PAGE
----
Justifying EDI Costs

  February 06, 2013       By Ray Atia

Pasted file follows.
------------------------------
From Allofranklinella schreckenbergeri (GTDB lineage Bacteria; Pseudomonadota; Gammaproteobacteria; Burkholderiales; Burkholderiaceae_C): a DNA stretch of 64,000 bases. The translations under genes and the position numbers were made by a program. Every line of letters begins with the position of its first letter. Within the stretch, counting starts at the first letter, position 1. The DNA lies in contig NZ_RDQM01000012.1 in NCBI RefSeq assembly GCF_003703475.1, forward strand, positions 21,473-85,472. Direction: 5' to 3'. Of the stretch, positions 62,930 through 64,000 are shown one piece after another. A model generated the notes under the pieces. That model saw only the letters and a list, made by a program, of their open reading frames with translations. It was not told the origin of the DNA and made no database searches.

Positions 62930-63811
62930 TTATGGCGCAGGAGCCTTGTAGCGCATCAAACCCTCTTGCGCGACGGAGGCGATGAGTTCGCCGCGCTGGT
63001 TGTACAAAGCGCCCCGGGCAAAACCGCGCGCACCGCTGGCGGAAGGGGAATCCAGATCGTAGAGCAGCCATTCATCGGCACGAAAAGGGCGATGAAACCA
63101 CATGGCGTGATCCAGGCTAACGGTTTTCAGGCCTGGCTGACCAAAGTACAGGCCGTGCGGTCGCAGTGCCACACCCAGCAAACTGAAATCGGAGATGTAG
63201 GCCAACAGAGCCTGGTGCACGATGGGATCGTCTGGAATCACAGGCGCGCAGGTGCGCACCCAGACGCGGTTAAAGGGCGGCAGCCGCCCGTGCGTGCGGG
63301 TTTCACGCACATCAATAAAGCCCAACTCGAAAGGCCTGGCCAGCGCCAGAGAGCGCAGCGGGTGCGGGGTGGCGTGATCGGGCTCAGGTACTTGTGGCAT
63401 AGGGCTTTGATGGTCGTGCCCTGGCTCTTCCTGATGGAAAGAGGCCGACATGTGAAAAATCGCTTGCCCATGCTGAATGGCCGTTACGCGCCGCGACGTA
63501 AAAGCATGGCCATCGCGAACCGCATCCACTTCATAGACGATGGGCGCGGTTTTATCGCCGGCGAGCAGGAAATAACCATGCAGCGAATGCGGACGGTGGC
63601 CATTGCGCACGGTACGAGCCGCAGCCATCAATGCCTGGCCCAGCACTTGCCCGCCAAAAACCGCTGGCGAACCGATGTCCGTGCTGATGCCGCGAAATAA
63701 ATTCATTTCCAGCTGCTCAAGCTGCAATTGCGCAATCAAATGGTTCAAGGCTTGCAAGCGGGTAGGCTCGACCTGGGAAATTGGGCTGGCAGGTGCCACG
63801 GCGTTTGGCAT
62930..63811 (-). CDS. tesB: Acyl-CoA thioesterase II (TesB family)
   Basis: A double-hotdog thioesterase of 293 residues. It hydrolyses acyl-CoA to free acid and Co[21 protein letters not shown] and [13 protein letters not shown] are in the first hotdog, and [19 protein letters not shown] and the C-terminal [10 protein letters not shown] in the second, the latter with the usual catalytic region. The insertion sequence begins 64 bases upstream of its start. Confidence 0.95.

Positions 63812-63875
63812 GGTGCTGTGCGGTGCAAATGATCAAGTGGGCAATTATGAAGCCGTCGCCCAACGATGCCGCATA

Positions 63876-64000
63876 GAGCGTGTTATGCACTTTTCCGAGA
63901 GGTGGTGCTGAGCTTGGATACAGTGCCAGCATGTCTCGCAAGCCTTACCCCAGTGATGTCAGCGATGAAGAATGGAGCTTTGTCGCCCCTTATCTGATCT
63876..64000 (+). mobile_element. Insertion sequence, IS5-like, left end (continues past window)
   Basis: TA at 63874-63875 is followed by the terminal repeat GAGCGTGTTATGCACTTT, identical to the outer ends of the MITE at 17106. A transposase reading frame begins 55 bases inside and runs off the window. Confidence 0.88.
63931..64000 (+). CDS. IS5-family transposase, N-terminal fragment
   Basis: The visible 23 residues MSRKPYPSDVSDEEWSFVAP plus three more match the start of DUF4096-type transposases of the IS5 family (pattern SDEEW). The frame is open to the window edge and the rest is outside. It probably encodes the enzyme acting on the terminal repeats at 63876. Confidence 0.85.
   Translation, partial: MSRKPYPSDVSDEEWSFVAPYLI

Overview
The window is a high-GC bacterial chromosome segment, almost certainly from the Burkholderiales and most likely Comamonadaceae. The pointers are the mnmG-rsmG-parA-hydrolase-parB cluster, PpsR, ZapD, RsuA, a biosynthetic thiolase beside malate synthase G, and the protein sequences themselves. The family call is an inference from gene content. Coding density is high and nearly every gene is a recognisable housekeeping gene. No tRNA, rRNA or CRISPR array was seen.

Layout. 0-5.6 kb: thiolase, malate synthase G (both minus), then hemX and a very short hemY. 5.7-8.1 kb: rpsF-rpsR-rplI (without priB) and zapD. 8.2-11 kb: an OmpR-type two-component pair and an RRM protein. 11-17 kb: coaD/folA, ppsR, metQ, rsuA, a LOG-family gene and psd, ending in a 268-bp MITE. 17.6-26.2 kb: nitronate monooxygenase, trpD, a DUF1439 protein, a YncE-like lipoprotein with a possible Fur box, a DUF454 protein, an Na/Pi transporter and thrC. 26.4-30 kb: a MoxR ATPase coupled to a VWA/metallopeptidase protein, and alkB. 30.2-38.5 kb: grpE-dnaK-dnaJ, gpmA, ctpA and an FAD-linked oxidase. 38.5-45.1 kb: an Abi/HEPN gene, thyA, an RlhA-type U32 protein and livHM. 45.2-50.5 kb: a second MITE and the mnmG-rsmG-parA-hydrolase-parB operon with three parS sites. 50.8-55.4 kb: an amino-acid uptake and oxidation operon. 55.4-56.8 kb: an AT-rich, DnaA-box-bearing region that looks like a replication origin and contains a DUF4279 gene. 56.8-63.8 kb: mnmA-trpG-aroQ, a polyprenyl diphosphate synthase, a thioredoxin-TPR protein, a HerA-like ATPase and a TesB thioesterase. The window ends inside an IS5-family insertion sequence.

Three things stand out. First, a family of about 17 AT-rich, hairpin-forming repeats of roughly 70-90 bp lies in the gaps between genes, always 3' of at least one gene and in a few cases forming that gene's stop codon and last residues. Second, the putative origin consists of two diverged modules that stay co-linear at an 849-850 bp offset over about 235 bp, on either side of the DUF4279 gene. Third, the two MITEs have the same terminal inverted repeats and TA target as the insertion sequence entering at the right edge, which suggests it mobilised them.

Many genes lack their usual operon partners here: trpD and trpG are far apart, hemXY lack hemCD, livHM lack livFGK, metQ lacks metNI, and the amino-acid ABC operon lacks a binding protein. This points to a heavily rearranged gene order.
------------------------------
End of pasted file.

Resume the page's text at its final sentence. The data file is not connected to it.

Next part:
When a major client is requiring that your business be EDI-compatible, it is easy to begin justifying EDI costs; alternatively, one must sell it as a cost effective solution. In order to calculate the amount of savings of a normal EDI transaction, you must adhere to a few quick steps. Initially, calculate all of the costs of paper and mail postage in the present system. Find out the cost of labor for mailing, data entry, organizing and filing. Make sure you add how much time it takes for an individual to submit data for a specific trading affiliate and how long it take to organize and file it. Next, multiply the hourly rating of the workers wages by the final number of hours. Conclusively, add the paper and the mail postage expenses. Then, add the amount of time it takes to post a payment transaction if received from EDI. Now, include the cost of labor exceptions (approximate a specific percentage of error). Add EDI VAN or any expenses for communication. The final figures will give a great reading of the total costs involved. The calculations above are assuming EDI is already established. If it does not happen to be established, take the initial investment into consideration. The start up costs are simply identified, but will be contingent upon the decisions you make. Its important to measure hard facts and tangible advantages of EDI in order for it to be more simplistic to use once it is incorporated. It is therefore what is used to measure the decreased inventory turnarounds, the brand new business entity that you have secured because of a competitor who is not EDI compatible or the staff headcount is reduced. Although cost effective justification for EDI is not the easiest, it can be done. These costs will give you a good idea, but you shouldnt limit your efforts to persuade management of EDIs invaluable return by simply giving them costs. Specifically, you should not fail to see one very relevant measure it will assist: Find an EDI sponsor or representative who is either affiliated or is the executive of a company. This individual will be committed and will thus make the final decisions on proper staffing reassigning and the allocation of resources. This method will also assist with the constant cultural tension resulting from the changes EDI will yield for a business.